18 of October 1970. The country is West Germany. You switch on the television and as you wait for it to warm up, the faint humming noise of the tube starts to transform into distant drumming that becomes louder and louder and just as the colourful small yellow and black rhombus patterns fill the screen, a frantic splash of musical beat anounces TETV präsentiert: DAS MILLIONEN SPIEL. It's a film made for the WDR television channel, based on Robert Sheckley's short story "The Prize of Peril". The protagonist of the story takes part in a television reality show where he has to survive being hunted down by a killing squad. If he manages to survive, he can take away one million deutsche mark. If he loses, well, he loses his life. The very distinctive music of the opening titles for this film was created by "Innerspace Productions". Another name for Germany's foremost experimental krautrock band, CAN.
Revisiting these "lost" music fragments of a bygone era in CAN's "The Lost Tapes" 3 LP box, is a treat. Containing recordings spanning probably the most creative period of the band from 1968 to 1973, this archive material manages to convey the whole palette of CAN's music and sound experimentation from ambient textures to 15 minute wild live rock and fusion excursions. Studio doodles and moments of genius, contrasting moments of loose improvisation and tightly controlled segments of lucidity that have even commercial appeal, it's all there.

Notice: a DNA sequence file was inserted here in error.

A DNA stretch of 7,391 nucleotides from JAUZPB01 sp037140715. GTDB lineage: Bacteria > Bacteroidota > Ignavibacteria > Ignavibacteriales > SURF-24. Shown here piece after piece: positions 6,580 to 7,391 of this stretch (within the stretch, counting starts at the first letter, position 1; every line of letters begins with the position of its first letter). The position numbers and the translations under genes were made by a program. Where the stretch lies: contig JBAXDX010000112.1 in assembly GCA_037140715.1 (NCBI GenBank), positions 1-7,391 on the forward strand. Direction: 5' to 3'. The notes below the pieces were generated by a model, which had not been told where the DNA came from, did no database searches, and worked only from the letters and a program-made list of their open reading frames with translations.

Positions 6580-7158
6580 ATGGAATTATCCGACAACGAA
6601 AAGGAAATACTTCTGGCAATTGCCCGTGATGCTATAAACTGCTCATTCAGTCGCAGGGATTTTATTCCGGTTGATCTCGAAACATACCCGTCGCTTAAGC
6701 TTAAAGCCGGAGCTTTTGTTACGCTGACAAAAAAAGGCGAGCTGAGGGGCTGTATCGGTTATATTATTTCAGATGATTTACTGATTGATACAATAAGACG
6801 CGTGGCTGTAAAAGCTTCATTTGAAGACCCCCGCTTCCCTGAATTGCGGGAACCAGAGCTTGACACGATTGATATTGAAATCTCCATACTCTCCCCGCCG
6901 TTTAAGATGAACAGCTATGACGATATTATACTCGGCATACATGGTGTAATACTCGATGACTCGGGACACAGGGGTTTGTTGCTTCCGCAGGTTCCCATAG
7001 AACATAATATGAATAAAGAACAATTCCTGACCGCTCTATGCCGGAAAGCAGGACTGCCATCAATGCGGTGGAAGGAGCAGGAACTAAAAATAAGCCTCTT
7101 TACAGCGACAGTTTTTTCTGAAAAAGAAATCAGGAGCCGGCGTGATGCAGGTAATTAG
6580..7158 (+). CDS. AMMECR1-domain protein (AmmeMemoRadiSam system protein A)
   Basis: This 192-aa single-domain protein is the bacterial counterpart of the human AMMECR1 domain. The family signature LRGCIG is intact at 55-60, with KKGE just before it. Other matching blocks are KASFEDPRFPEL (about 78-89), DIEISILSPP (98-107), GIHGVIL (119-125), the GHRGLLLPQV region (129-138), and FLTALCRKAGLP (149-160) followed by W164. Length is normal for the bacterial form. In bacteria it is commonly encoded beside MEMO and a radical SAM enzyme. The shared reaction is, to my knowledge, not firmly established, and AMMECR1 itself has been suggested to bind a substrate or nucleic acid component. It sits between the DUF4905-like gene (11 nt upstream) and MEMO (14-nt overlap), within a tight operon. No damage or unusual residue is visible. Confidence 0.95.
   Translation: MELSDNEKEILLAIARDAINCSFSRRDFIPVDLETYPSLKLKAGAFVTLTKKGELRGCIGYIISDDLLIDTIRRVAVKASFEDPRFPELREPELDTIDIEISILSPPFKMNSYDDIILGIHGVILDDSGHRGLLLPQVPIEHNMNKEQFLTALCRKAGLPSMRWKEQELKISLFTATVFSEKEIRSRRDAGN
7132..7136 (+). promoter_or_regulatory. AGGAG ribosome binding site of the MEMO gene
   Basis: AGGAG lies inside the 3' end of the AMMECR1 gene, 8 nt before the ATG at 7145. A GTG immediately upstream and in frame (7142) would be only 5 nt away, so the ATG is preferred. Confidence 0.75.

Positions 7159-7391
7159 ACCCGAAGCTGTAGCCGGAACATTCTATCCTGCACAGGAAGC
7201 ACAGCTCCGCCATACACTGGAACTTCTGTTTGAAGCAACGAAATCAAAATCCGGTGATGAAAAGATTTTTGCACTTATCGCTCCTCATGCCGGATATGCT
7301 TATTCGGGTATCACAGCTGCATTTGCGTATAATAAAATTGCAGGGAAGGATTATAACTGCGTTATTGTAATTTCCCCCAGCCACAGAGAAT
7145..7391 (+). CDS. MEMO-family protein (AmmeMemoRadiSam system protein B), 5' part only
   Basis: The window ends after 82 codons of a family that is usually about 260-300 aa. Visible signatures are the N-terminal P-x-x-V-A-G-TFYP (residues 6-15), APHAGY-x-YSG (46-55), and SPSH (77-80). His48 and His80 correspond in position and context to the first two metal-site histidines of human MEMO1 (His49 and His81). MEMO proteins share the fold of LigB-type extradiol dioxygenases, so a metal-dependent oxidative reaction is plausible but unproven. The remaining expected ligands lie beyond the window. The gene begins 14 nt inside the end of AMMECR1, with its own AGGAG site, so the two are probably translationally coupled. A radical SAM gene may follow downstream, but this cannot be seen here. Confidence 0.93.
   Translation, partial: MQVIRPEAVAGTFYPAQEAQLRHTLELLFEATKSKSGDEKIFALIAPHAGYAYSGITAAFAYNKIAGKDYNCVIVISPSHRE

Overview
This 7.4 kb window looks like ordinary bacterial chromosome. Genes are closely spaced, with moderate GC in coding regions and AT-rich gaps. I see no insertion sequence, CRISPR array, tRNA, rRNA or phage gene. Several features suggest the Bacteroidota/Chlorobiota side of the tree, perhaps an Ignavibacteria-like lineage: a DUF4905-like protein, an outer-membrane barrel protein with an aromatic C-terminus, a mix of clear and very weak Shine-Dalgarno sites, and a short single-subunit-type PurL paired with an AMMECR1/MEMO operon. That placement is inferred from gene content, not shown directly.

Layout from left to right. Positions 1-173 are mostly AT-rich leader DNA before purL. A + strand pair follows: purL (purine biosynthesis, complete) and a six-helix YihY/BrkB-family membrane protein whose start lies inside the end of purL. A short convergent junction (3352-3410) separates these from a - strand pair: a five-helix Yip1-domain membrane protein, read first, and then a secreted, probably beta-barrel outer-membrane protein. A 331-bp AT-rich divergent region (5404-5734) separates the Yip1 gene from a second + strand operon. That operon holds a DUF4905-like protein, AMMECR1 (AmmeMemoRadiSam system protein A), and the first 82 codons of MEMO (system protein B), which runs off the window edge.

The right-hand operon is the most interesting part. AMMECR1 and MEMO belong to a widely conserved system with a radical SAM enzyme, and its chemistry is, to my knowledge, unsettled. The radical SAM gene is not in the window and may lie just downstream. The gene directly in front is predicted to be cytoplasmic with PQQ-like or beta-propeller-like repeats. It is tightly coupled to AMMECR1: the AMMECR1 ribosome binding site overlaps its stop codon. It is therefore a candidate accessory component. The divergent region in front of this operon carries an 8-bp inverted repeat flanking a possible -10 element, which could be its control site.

Czukay's loops in millionenspiel gets the adrenalin flowing as you follow the frantic efforts of the protagonist running for his life. One year after this recording, CAN would also frantically escape the hired killers of commercial aspirations, producing the holy trinity of albums in their catalogue ("Tago Mago" in 1971 broke all barriers of structure, content and feel in music. It was followed in 1972 by "Ege Bamyasi" redefining the word psychedelic and then "Future Days" in 1973 stepping into distorted, avant garde ambient territory). Now, I am not very sure CAN got their reward of one million deutsche mark but they certainly deserved it. They survived and their music sounds as fresh and mind blowing today as it did in the early 70s.